Prof Sam was a thinker and even without him saying it he cherished the freedom to write as he liked without the constraints of pleasing any form of authority. He was not anyone’s man. Many will recollect that he spurned the government’s offer of a cabinet position and even the offer of a farm at the height of land reform -although some of us tried to convince him to take it as part of the sustainability plans of AIAS- he would not budge. The famous statement was my ‘I am a scholar and not a politician or even a farmer’. When he left SARIPS he received many offers to lead regional offices of donor institutions but again he insisted on his being a scholar preferring instead to pour his savings into establishing the AIAS.  His writings were non-partisan but instead driven by a deep sense of nationalism which was not subordinated to any political party. Although there were moments where his views seemed to agree with those of a political party he remained critical and carefully watching out for elite capture- he was his own man.

On Industry

Prof Sam worked like he knew that his life on earth will be cut short. In terms of research outputs I do not know of anyone who can match his productivity. When we were preparing our individual annual reports Prof’s one always looked like a little booklets- listing his publications, conference papers he prepared and presented, students he mentored, interviews he gave. He always insisted that we all produce these individual annual reports to make sense of the rush of the previous year and plan better for the next year but we always ended up a bit embarrassed when we presented our 2-3 pagers compared to his 15-20 page reports. He never shied away from assignments and was always prepared to put in more hours than all of us. Anyone who worked with him knows fully well that hitting the midnight oil was part of the routine and not the exception.


Prof Sam Moyo was one of Zimbabwe’s greatest ambassadors. I have had the privilege of travelling with Prof countless times into different cities and sharing platforms with him and he was never intimidated or retreated from his line on the need to understand Zimbabwe in a better way- i.e. the need to understand colonial redress, the need to guard against hyperbole when describing the crisis and stay focused on the real data and yes- he called out the sanctions as harming the economy. But he was realistic enough to note even earlier than others that Zimbabwe needed to normalize her relations with the international community.  He was not as others claim an apologetic for the state – he was nationalist at heart and was more objective in analysing Zimbabwe (even the violence) but within a framework that was embedded in understanding the evolution of colonialism to neo-colonialism, the impact of centre-periphery relations and also the role of international economic development policies on developing countries such as Zimbabwe.

He did not only represent Zimbabwe- he also represented Africa (especially the community of scholars) and excelled at this on the international global stage. A sure ticket of being treated well in places like CLASCO, Third World Forum etc. was to name drop that you worked with Prof Sam!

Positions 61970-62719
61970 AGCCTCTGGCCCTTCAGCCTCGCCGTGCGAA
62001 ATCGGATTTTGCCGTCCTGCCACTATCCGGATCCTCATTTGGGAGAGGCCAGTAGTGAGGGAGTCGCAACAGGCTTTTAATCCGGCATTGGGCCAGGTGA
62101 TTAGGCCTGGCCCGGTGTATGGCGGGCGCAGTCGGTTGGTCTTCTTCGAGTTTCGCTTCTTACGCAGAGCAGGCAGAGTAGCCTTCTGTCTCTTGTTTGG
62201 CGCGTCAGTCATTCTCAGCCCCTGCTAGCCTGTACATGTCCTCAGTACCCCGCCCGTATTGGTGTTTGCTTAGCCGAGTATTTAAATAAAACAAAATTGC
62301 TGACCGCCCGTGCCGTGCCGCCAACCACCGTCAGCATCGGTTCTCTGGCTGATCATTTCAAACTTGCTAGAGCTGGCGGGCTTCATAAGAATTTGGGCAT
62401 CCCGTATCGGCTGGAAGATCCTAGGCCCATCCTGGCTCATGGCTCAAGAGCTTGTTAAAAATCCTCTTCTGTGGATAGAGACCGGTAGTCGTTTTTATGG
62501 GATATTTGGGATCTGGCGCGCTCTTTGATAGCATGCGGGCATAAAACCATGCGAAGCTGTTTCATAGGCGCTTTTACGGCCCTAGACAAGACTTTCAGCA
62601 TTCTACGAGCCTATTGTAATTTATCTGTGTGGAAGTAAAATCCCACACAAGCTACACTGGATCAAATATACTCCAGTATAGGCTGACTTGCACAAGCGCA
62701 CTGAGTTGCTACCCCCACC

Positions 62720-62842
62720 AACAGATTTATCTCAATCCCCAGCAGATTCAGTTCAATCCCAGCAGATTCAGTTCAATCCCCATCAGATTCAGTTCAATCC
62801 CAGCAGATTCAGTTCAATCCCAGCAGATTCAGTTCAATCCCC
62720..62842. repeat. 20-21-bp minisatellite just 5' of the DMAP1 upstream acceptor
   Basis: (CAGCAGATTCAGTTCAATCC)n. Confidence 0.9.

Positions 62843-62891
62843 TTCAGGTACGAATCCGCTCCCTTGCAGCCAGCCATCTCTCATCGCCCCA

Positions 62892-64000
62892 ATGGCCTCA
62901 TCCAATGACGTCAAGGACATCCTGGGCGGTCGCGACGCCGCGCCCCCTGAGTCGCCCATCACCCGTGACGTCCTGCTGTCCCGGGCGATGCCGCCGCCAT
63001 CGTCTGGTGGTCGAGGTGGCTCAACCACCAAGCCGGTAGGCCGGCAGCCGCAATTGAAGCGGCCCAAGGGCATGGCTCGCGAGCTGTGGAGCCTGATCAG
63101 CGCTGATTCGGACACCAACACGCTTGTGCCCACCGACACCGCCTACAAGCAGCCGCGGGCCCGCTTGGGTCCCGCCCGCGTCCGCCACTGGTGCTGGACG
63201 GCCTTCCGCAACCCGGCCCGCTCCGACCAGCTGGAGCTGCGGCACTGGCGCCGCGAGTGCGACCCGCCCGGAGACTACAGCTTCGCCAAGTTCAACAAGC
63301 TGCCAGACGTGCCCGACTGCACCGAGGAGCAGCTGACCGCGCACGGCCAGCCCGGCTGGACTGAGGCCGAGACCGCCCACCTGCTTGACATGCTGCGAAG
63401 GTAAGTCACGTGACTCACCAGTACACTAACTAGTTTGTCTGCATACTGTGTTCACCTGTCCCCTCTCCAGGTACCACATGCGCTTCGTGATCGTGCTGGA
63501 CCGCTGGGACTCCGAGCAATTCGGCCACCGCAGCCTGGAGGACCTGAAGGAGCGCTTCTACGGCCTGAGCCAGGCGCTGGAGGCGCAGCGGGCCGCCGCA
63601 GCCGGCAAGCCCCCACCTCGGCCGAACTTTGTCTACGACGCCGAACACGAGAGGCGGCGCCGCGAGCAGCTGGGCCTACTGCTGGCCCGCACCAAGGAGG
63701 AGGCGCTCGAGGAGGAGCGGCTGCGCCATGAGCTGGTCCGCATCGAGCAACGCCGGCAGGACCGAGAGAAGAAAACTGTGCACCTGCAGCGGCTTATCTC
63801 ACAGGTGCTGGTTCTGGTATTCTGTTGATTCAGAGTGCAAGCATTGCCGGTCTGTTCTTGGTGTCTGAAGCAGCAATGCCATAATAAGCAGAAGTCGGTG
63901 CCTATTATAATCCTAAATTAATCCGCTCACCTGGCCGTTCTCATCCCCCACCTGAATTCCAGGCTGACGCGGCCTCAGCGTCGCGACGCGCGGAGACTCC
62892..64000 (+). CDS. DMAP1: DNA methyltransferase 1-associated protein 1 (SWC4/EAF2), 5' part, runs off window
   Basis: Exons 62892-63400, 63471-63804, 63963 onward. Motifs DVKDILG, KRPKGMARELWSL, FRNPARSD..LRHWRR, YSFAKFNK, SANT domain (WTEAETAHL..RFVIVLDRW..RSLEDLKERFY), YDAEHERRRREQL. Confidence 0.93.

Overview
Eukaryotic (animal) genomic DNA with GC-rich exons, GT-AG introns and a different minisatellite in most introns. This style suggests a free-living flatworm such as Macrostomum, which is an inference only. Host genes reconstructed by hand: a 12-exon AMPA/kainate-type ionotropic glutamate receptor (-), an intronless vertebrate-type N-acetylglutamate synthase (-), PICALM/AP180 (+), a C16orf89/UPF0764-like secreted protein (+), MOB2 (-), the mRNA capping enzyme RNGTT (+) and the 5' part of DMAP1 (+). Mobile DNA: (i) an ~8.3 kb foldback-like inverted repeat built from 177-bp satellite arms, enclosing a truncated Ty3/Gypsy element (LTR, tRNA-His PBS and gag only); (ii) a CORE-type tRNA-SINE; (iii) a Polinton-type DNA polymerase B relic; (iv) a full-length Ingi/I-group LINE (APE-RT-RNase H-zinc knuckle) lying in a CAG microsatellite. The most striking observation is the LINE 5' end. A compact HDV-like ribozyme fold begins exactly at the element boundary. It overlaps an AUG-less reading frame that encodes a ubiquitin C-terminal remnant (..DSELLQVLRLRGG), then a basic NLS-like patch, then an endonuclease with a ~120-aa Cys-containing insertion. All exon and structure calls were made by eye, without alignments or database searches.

On Family

Working at AIAS was fun! We were a small family of committed and upcoming scholars- I am sure nothing has changed there. Hardly two months would pass without Prof Sam finding a reason for all of us to gather together with his immediate family for a celebration of sorts. Oh he loved life! His favourite dish was pepper soup and most of the times he would prepare it and insist that everyone at least taste it.

More importantly for me Prof adored his daughters. I personally saw how his two young girls Qondi and Zandi were the only ones who could easily interrupt his schedule. On a recent trip where we travelled together (and sadly the last one) I asked about the girls he was proud that Sibongile is doing very well in the banking sector but maybe because he knew that I started working with him when Qondi and Zandi where in High School- he started telling me about their academic exploits and I had never seen him so proud. He asked about my 23 month old daughter and insisted that I visit No.96b so that he could see her – it was not to be because I procrastinated. Another instruction he gave me which I realize now were his parting words ‘…try to buy a house now’ so typical of a father.

On Generosity

Prof Sam’s generosity knew no boundaries. Ever smiling- in that mischievous but also very disarming way. I can’t remember a time when he ever said no when we asked him for a consultation, to help us complete a task or when others came requesting technical support even without a budget for it. One of his assets which had taken a lifetime to accumulate has always been his friends from all over the world. They were not just people who he had met at a conference but these were his friends. He had a way of connecting and keeping in touch for life. Some of us got the opportunity to meet some of Prof’s close friends – Fred Hendricks, Lungisile, Issa Shivji, Adebayo Olukoshi, Dzodzi Tsikata, Mercia Adrews and the list goes on. He also had his own heroes and you could only beam with admiration as he spoke so glowingly of Archie Mafeje, Thandika Mkandawire, Issa Shivji and I suspect his best friend Praveen Jha. When I heard that he had been involved in an accident it struck me that his best protégé to date- Paris Yeros- would be with him and for sure- the two had become like brothers –in one light moment I called them Marx and Engels. Prof and Paris’ collaboration led to a number of important interventions which have significantly shaped the broad discourse on land and agrarian reform in the global South.

Prof enriched our lives in an immeasurable way. We have lost a caring father, a leader, a mentor, a friend and above all a fine human being.

Prof Sam Moyo- Gone Too Soon- Kamba kahle. Lala ngoxolo.